URBANA – A medical clinic designed specifically for Urbana schoolchildren could become a reality as early as next year.
The clinic at Urbana High School would also offer social and psychological services, and the need exists for all those services, said officials who reviewed the plans at a recent Urbana school board study session.
"We're not there yet, but we're getting closer," said Gene Amberg, superintendent of Urbana schools, which will provide space and school nursing and social worker services for the clinic. It will be operated by other partners and subcontractors.
Dave Remmert, director of community health surveillance, planning and education for the Champaign-Urbana Public Health District, said Urbana was selected because students who will use the clinic likely will come from economically disadvantaged families, and numbers in Urbana demonstrate the need.
The public health district secured a planning grant to do preliminary work on clinic plans and will be a key partner. The Urbana school board has been regularly briefed on the plans but won't have to vote on the project until the money is in hand to make the changes at the high school and the lease for the area is to be signed.
About 55 percent of the elementary students qualify for free and reduced-cost lunches, one indicator of economic need, Remmert said. About 48 percent of all students in the district qualify for free and reduced lunch, and about a third of all students live in single-parent homes, he said.
"The number of children who don't have access to health care is growing," Amberg said. "Statistics show more and more have no health insurance or are underinsured. Also, we're concerned about behaviors established early in childhood and risky behaviors in adolescents."
"There's poor nutrition, alcohol and tobacco use, sex, lack of physical activity and lots of obesity. Children also need regular physical, dental and eye exams. We think the clinic can be a very effective model for ensuring our students get preventative and primary health services."
Services at the clinic would include social services like health education classes, mental health, substance abuse and reproductive counseling and early screenings.
The school-based clinic trend has grown recently because schools are dominant and centrally located institutions in a community and because schoolchildren have particular health needs.
"Students, that age group, have specific needs that are somewhat different than the needs of adults," Remmert said. "We also believe that by investing in the health of children, we can make them healthier adults and create a healthier community. We're trying to influence their behaviors when they're young.
"Part of the reason the relationship between schools and clinics has grown is there's a relationship between health and learning, a reciprocal relationship," he said.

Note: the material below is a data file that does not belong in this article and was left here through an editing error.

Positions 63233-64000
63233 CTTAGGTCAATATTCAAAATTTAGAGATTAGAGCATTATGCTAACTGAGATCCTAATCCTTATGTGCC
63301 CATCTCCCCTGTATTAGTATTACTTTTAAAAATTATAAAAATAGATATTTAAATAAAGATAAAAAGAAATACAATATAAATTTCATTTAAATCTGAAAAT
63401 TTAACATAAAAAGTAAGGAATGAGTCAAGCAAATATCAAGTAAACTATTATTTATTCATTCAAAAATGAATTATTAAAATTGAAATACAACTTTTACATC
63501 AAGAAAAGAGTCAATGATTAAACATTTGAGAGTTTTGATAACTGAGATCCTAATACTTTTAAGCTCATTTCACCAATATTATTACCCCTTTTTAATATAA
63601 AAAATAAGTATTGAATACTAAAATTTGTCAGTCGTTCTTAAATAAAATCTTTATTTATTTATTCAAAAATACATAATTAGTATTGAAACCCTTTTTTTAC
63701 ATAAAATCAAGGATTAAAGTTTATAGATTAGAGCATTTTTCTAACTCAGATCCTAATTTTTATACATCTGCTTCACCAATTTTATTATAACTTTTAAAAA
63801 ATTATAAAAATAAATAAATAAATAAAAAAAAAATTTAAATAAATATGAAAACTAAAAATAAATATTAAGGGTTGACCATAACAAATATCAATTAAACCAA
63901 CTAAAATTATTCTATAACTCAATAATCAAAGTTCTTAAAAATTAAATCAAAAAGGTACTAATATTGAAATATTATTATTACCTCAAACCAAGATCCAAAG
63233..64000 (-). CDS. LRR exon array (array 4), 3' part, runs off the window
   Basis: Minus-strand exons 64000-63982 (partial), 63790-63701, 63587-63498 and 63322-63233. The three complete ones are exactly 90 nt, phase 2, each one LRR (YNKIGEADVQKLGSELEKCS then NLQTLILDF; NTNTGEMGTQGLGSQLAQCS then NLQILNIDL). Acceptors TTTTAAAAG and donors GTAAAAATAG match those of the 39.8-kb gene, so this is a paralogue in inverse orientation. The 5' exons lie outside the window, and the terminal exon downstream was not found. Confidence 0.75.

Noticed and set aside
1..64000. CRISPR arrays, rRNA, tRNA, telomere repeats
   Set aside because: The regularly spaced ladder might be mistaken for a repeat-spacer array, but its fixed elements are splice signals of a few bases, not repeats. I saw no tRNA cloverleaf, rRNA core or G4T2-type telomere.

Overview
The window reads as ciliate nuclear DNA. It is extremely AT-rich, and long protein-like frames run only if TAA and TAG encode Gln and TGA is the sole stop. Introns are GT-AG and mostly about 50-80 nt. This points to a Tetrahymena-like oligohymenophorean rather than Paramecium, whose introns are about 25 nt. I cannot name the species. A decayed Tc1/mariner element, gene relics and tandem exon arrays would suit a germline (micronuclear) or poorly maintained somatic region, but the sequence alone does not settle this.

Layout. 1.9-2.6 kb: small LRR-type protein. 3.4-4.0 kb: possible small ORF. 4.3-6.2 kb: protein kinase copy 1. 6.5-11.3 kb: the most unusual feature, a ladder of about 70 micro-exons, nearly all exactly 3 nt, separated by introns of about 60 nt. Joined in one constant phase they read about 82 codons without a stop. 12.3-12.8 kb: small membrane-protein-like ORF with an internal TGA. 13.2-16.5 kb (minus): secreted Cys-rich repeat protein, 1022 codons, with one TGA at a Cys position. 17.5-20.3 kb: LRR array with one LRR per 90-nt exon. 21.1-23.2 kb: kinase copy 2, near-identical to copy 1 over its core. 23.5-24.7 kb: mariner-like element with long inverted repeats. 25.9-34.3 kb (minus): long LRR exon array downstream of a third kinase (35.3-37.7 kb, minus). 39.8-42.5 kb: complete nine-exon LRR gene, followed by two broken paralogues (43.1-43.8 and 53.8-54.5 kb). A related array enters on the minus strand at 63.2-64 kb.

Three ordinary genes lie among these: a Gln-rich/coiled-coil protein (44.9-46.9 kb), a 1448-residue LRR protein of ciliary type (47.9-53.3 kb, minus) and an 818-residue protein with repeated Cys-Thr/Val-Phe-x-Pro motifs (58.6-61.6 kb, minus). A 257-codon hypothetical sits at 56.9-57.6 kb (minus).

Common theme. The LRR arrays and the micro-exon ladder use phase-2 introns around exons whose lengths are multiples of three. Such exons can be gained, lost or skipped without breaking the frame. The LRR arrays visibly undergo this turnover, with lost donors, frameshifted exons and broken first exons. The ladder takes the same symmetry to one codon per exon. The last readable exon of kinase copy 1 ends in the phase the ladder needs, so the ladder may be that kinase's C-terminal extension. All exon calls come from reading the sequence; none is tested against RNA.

He said school-based clinics provide service for all students who need help, although the children who typically use the services are youngsters whose families don't have the money or insurance to get regular private health care.
"But every student has access regardless of his or her ability to pay," Remmert said.
Clinic director will be Dr. Kimberly Glow, a new physician on the Carle Clinic staff specializing in adolescent medicine.
"She's had a lot of experience in Chicago working with school-based clinics and the Evanston High School Health Center," said Amberg, who visited Glow and clinics upstate with representatives from the district and others who are working on the plans.
Urbana schools face serious funding problems, but the only cost to the district will be renovating a former shop space for the clinic. Amberg said it will take about $150,000 to renovate the space, in a former woodworking area at the high school near Iowa Street and the gymnasium.
"We wanted an outside entrance so it will be accessible to elementary and middle school students," Amberg said. "It's in a central location."
Remmert said donors have already contributed most of the money.
"Urbana Rotary has promised about $50,000, the Carle Foundation has contributed $30,000 and the public health district has allocated $40,000, so we're looking for the last $30,000," he said.
"Urbana schools aren't providing much financial assistance," Remmert said. "Public health is doing a lot of the overall coordination, Frances Nelson (Health Center) is the medical provider, and others will provide contractual services. The school will take care of the ongoing maintenance of the room."
Clinic cooperators will also include Prairie Center for Substance Abuse and Provena Behavioral Health.
Frances Nelson will be the chief medical provider because it's federally funded and qualifies for prime reimbursement rates.
Continuing grants from the Illinois Department of Health Services and Healthy Schools/Healthy Communities would play a significant role in the clinic's budget, which estimates income in the first year at $447,500 and expenses at $352,336.
Glow would probably be at the clinic about 10 hours a week, and a nurse practitioner would staff it for up to 30 hours a week, 12 months a year.
The number of visits is estimated at 2,000 in the first year, 2,750 the next year and 3,500 in the third year.
Amberg said it will take six months to renovate the high school area after the money is in hand.
"This project focuses on the strengths of all the partners and they'll be integrated into a unique environment," Remmert said, adding that the concept is becoming increasingly popular in the state.
There are about 15 similar clinics in Chicago area schools, and there are others in Rockford, Kankakee, Peoria and Pontiac.
You can reach Anne Cook at (217) 351-5217 or via e-mail at email@example.com.